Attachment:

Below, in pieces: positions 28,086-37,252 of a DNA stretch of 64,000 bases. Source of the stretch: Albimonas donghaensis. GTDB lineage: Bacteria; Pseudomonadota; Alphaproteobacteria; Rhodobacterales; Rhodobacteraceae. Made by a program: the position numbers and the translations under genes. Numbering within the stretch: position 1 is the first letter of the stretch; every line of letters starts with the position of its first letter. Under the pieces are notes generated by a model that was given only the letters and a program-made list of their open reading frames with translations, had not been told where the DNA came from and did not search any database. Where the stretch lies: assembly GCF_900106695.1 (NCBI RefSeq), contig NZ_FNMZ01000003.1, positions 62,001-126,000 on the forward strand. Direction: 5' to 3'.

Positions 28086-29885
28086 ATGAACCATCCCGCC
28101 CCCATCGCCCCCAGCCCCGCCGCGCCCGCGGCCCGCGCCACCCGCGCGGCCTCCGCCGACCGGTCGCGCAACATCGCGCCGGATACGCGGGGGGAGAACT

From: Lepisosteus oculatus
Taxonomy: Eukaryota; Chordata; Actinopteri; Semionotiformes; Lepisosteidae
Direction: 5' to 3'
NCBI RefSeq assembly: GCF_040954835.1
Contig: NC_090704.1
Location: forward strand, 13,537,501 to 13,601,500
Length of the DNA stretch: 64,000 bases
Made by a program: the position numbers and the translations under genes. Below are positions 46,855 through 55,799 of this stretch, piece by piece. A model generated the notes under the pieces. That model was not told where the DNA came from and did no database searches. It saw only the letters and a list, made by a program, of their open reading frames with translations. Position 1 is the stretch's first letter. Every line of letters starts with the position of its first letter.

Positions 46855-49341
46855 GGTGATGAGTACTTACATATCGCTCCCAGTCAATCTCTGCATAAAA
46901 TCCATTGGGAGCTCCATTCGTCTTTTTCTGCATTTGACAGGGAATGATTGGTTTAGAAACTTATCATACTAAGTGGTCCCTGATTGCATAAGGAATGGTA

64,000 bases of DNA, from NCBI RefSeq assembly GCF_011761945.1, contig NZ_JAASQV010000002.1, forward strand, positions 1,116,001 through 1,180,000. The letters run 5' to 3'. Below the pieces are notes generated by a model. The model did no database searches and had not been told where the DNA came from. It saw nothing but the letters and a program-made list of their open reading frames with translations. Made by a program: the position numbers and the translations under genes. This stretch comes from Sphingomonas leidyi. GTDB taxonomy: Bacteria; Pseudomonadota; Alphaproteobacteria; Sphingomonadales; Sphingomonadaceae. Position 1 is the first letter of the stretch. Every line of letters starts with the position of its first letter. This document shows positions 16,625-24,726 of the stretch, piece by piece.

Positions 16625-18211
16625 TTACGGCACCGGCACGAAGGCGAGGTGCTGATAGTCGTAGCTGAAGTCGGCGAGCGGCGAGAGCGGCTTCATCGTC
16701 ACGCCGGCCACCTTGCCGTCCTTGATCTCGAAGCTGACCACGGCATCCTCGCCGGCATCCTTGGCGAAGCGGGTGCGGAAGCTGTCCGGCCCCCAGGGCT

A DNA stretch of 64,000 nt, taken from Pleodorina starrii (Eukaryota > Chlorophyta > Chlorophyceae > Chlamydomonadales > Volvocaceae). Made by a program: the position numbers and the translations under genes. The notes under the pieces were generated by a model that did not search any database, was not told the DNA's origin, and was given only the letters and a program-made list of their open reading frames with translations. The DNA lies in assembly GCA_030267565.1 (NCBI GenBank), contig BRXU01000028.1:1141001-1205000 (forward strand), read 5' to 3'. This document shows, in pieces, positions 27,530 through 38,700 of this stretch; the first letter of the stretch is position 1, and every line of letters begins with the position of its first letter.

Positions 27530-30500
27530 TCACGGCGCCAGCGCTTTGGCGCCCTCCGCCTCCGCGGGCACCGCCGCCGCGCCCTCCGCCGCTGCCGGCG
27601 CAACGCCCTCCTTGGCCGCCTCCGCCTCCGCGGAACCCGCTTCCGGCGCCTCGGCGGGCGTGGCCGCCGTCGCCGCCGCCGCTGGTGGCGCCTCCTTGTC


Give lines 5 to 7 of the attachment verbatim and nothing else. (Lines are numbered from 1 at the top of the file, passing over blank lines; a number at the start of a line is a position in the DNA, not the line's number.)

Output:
From: Lepisosteus oculatus
Taxonomy: Eukaryota; Chordata; Actinopteri; Semionotiformes; Lepisosteidae
Direction: 5' to 3'